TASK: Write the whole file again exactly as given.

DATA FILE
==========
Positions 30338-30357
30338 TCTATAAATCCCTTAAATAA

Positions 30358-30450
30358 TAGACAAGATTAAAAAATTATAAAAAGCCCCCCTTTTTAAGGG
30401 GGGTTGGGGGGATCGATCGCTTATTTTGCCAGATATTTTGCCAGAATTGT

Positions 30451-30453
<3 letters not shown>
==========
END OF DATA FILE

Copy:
Positions 30338-30357
30338 TCTATAAATCCCTTAAATAA

Positions 30358-30450
30358 TAGACAAGATTAAAAAATTATAAAAAGCCCCCCTTTTTAAGGG
30401 GGGTTGGGGGGATCGATCGCTTATTTTGCCAGATATTTTGCCAGAATTGT

Positions 30451-30453
<3 letters not shown>